Postby Jonathan Townsend » October 3rd, 2013, 1:38 pm

We've gone back to the times of Sachs, Rotterberg, Hoffmann and on our away back to Robert-Houdin - a ways before the nineteen sixties.

Bill Mullins
Posts: 4897
Joined: January 17th, 2008, 12:00 pm
Location: Huntsville, AL

Re: Who invented What's Next?

Postby Bill Mullins » October 3rd, 2013, 2:18 pm

Steve Bryant wrote:Here are a couple of variants from Ken Allen's catalog, early sixties:

http://littleegyptmagic.com/dots.jpg


From looking at old Linking Rings on AskAlexander, it looks like "Daffy Dots" came out around Dec 1956/Jan 1957, and "Dizzy Diamonds" from Spring 1955.

I.M. Magician
Posts: 960
Joined: August 19th, 2013, 10:49 pm
Favorite Magician: All of the very best!
Location: Magicville

Re: Who invented What's Next?

Postby I.M. Magician » October 3rd, 2013, 2:28 pm

If someone asked me what three tricks I have performed more than any others, my answer would be WHAT'S NEXT, PROFESSOR'S NIGHTMARE, and SCOTCH AND SODA (in one form or another).

Believe it or not, I was STILL using the same WHAT'S NEXT I purchased when it first came out until recently. I decided to retire it and break open a new one.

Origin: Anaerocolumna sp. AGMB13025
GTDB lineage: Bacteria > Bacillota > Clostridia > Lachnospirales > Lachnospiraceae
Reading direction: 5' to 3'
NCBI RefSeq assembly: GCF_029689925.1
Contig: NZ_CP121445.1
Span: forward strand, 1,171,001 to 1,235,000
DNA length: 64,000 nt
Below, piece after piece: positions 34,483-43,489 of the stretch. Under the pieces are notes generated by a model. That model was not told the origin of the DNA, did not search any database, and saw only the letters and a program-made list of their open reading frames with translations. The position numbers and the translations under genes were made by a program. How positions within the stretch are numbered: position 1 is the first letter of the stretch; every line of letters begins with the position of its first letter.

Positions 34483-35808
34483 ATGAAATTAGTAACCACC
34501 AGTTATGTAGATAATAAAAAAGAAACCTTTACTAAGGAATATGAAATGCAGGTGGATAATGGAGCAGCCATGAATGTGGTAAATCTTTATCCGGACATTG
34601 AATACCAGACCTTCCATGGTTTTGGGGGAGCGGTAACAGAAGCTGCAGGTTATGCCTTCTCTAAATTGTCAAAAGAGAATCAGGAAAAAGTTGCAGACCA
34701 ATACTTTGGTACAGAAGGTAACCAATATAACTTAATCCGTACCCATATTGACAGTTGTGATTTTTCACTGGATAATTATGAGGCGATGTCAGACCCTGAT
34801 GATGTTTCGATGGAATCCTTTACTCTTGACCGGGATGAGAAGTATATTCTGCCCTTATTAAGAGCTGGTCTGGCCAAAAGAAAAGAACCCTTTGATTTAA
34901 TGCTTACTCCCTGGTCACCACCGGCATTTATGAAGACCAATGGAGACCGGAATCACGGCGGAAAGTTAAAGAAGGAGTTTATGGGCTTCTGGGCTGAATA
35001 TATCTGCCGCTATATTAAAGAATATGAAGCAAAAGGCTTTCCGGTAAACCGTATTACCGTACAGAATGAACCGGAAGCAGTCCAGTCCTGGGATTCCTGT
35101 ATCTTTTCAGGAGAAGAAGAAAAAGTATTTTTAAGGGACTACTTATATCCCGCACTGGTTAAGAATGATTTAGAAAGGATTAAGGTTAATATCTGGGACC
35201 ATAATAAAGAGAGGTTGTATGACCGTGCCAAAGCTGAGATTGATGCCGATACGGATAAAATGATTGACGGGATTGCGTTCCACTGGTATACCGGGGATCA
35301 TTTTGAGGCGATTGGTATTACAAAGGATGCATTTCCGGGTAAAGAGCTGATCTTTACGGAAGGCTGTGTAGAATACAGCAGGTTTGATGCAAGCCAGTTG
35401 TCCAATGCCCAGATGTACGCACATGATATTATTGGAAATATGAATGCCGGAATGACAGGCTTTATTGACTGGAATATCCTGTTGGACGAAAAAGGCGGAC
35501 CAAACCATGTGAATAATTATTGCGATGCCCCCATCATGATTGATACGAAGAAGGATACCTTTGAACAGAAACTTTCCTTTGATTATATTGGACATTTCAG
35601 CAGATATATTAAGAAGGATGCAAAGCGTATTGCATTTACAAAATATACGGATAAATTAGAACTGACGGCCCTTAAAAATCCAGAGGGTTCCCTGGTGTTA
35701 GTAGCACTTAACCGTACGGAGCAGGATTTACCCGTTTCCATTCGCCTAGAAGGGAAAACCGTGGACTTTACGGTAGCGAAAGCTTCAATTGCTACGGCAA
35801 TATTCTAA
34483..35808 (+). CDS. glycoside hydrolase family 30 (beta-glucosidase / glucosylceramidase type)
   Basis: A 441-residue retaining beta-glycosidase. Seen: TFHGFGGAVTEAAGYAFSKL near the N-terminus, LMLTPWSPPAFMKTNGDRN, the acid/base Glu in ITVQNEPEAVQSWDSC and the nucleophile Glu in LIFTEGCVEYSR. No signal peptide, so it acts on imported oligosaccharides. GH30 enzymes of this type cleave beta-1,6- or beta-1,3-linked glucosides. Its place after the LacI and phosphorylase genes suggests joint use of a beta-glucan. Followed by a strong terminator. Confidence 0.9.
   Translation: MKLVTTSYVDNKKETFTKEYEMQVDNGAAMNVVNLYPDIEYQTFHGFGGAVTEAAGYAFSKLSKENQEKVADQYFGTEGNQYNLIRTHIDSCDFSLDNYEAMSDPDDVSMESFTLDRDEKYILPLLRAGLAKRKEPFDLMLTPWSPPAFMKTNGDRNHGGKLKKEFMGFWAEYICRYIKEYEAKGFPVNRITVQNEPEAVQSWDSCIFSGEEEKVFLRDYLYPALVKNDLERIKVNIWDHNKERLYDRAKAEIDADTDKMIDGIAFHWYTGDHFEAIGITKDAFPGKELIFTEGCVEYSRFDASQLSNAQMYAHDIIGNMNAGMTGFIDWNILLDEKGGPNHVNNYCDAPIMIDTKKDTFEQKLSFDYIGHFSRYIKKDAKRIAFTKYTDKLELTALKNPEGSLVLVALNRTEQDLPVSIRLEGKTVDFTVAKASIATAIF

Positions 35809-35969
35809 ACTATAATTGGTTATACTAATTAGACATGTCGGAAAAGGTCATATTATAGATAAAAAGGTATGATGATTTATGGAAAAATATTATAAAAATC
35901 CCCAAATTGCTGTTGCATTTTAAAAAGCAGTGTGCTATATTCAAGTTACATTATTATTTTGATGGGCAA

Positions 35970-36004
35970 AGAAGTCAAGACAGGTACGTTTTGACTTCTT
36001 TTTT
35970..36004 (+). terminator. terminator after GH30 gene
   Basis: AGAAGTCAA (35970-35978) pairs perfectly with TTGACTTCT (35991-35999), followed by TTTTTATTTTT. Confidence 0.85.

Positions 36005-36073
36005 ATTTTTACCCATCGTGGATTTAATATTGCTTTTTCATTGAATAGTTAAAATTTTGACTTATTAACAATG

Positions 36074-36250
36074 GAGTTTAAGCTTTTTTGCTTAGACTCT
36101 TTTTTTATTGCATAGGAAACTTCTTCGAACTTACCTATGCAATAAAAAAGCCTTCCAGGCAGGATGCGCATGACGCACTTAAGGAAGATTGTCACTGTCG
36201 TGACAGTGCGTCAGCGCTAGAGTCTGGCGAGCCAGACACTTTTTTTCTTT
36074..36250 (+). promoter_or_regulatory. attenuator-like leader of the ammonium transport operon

You really can't beat the classics.

Jonathan Townsend
Posts: 7913
Joined: January 17th, 2008, 12:00 pm
Location: Westchester, NY
Contact:

Re: Who invented What's Next?

Postby Jonathan Townsend » October 3rd, 2013, 3:17 pm

Still looks like someone decided to duplicate the Sachs routine with a die using a deland (or hofzinser) type card - but showing the thing openly as an odd prop.

How about the "spinning arrow" item - about the same time frame?
Mundus vult decipi -per Caleb Carr's story Killing Time

User avatar
Richard Kaufman
Posts: 24460
Joined: July 18th, 2001, 12:00 pm
Favorite Magician: Theodore DeLand
Location: Washington DC
Contact:

Re: Who invented What's Next?

Postby Richard Kaufman » October 3rd, 2013, 3:49 pm

I am interested in whether there are any versions using a metal surface and magnetic dots prior to 1967. Does anyone know how the earlier versions work? I'm thinking they're just cardboard or wooden dots on threads or sliding in grooves.
Subscribe today to Genii Magazine

Jonathan Townsend
Posts: 7913
Joined: January 17th, 2008, 12:00 pm
Location: Westchester, NY
Contact:

Re: Who invented What's Next?

Postby Jonathan Townsend » October 3rd, 2013, 4:06 pm

The item as done with a playing card - going from ace to four to three to five to nine of diamonds appears in New Era Card Tricks

http://books.google.com/books?id=R-URAA ... &q&f=false